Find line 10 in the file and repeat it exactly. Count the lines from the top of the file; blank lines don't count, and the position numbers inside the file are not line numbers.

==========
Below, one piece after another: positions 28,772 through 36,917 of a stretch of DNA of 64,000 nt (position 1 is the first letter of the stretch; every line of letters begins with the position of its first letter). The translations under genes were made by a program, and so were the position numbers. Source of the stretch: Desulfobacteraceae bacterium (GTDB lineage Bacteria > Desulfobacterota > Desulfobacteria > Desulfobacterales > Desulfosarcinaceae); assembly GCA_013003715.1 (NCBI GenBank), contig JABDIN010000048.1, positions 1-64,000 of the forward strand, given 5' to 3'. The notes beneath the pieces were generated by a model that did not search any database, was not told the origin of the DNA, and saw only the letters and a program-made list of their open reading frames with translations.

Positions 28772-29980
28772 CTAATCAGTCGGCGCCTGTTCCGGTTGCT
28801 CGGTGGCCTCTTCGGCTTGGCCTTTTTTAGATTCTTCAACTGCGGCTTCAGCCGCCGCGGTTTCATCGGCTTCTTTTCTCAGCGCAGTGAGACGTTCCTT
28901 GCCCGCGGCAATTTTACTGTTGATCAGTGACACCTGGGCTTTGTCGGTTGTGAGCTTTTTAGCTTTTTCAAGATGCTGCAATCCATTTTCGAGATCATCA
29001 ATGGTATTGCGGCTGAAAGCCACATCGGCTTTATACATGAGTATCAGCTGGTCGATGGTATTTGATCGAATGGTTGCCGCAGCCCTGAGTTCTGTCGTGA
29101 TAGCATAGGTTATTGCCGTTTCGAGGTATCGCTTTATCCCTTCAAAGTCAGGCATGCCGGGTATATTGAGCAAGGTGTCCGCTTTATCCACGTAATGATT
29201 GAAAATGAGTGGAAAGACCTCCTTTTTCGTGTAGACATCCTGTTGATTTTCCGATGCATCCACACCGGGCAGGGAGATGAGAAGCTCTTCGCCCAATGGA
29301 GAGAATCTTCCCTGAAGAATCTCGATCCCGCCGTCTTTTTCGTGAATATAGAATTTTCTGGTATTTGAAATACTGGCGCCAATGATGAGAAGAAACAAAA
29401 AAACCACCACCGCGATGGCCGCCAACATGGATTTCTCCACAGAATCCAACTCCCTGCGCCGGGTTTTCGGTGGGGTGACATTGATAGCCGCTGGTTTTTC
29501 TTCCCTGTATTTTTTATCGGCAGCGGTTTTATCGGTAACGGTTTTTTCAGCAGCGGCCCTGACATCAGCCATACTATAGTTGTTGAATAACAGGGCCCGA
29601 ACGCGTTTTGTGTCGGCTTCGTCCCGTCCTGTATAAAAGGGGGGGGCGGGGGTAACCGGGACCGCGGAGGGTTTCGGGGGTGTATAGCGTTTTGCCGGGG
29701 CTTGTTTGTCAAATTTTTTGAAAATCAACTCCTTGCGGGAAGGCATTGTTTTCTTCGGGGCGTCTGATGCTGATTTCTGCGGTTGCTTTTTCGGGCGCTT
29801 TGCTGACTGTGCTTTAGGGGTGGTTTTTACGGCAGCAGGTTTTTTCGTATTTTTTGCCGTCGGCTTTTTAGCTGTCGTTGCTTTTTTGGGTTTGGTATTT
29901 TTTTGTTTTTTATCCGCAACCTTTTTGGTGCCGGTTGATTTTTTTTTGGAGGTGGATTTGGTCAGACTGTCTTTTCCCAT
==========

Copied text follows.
29401 AAACCACCACCGCGATGGCCGCCAACATGGATTTCTCCACAGAATCCAACTCCCTGCGCCGGGTTTTCGGTGGGGTGACATTGATAGCCGCTGGTTTTTC